Breast Cancer Research and TreatmentThe efficacy of sertraline for controlling hot flashes in women with or at high risk of developing breast cancerBreast Cancer Research and Treatment
Journal of Clinical OncologyPhase III, Randomized, Double-Blind, Placebo-Controlled Evaluation of Pregabalin for Alleviating Hot Flashes, N07C1Journal of Clinical Oncology
Symptom management in premenopausal patients with breast cancer
Lancet Oncology, 9():
Journal of Clinical OncologyNewer Antidepressants and Gabapentin for Hot Flashes: An Individual Patient Pooled AnalysisJournal of Clinical Oncology
Journal of Womens Health
Ineffectiveness of sertraline for treatment of menopausal hot flushes: A randomized controlled trial
Journal of Womens Health, 16(6):
MaturitasThe menopause and oral healthMaturitas
Current Neurology and Neuroscience ReportsSleep and menopauseCurrent Neurology and Neuroscience Reports
Critical Reviews in Oncology HematologyManagement of complications of androgen deprivation therapy in the older manCritical Reviews in Oncology Hematology
Zdravniski Vestnik-Slovenian Medical Journal
Treatment Possibilities of Menopausal Symptoms in Breast Cancer Patients
Zdravniski Vestnik-Slovenian Medical Journal, 78():
ClimactericWhat can be done about hot flushes after treatment for breast cancer?Climacteric
Expert Opinion on Investigational DrugsMenopausal hormone therapy for vasomotor symptoms: balancing the risks and benefits with ultra-low doses of estrogenExpert Opinion on Investigational Drugs
Annals of OncologyPractical clinical guidelines for assessing and managing menopausal symptoms after breast cancerAnnals of Oncology
Actas Espanolas De Psiquiatria
Treatment with venlafaxine extended release for climacteric women with depression or anxiety diagnosis. An open-label study
Actas Espanolas De Psiquiatria, 37(3):
Annals of Clinical Psychiatry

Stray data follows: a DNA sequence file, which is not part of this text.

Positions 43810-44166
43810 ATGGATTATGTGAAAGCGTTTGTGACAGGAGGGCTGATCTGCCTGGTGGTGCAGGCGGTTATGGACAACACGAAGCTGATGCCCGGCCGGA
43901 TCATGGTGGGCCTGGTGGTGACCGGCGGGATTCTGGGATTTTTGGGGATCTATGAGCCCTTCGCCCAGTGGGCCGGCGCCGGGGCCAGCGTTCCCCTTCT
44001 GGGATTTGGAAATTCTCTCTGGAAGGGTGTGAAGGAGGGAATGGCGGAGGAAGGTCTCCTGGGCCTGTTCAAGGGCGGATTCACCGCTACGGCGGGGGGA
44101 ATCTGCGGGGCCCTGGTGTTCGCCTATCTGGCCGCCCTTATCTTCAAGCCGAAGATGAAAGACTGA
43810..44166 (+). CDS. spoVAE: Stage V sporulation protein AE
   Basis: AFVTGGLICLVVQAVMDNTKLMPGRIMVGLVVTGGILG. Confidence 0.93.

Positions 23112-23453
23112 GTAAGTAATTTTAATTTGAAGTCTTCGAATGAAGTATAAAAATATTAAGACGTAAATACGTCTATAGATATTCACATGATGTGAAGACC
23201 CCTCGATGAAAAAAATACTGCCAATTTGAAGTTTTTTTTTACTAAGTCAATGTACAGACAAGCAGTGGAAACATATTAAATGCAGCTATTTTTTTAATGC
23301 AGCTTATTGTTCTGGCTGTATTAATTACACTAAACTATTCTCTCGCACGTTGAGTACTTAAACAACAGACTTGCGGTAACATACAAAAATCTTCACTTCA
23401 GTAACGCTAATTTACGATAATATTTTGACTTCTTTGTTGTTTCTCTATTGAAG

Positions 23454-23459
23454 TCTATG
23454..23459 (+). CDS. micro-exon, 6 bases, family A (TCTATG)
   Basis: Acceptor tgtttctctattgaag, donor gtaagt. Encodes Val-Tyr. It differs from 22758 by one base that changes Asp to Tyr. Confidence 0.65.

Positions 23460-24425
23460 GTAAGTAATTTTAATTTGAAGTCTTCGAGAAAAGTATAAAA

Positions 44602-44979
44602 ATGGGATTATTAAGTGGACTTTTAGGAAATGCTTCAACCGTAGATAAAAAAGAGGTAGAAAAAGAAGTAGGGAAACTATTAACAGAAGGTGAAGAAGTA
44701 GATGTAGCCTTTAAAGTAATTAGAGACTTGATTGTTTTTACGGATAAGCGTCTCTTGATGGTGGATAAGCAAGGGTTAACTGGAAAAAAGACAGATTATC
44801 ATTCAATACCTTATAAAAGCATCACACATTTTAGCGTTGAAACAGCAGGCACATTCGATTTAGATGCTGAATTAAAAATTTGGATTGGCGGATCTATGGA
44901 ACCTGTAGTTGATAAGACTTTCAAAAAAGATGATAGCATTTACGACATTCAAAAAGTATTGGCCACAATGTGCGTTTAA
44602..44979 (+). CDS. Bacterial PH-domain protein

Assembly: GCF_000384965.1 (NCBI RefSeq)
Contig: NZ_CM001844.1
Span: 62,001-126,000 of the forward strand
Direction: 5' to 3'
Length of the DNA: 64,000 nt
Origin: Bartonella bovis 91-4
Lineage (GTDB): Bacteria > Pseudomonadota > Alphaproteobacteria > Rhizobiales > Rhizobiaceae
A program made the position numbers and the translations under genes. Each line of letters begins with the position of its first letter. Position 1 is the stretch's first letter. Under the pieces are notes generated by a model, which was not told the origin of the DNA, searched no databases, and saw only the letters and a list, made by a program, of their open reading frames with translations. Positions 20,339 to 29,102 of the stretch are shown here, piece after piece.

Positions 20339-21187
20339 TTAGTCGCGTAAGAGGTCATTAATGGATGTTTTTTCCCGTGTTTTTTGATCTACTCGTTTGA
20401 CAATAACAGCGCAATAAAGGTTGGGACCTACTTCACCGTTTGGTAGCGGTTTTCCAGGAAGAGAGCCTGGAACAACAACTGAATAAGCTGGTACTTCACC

Escitalopram reduces hot flashes in nondepressed menopausal women: A pilot study
Annals of Clinical Psychiatry, 21(2):
Use of Antidepressants for Management of Hot Flashes
Hematology-Oncology Clinics of North AmericaBreast Cancer Survivorship IssuesHematology-Oncology Clinics of North America
MenopauseSSRIs for menopausal hot flashes: a promise yet to be deliveredMenopause
Clinical Obstetrics and GynecologySymptoms of Menopause: Hot FlushesClinical Obstetrics and Gynecology
MenopauseIs a shorter hot flash diary just as good as a 7-day diary?Menopause
© 2007 by The American College of Obstetricians and Gynecologists.
What does "Remember me" mean?
By checking this box, you'll stay logged in until you logout. You'll get easier access to your articles, collections,
media, and all your other content, even if you close your browser or shut down your
To protect your most sensitive data and activities (like changing your password),
we'll ask you to re-enter your password when you access these services.
What if I'm on a computer that I share with others?
If you're using a public computer or you share this computer with others, we recommend
that you uncheck the "Remember me" box.
Looking for ABOG articles? Visit our ABOG MOC II collection. The selected Green Journal articles are free through the end of the calendar year.
ACOG MEMBER SUBSCRIPTION ACCESS
If you are an ACOG Fellow and have not logged in or registered to Obstetrics & Gynecology, please follow these step-by-step instructions to access journal content with your member subscription.
Data is temporarily unavailable. Please try again soon.
Readers Of this Article Also Read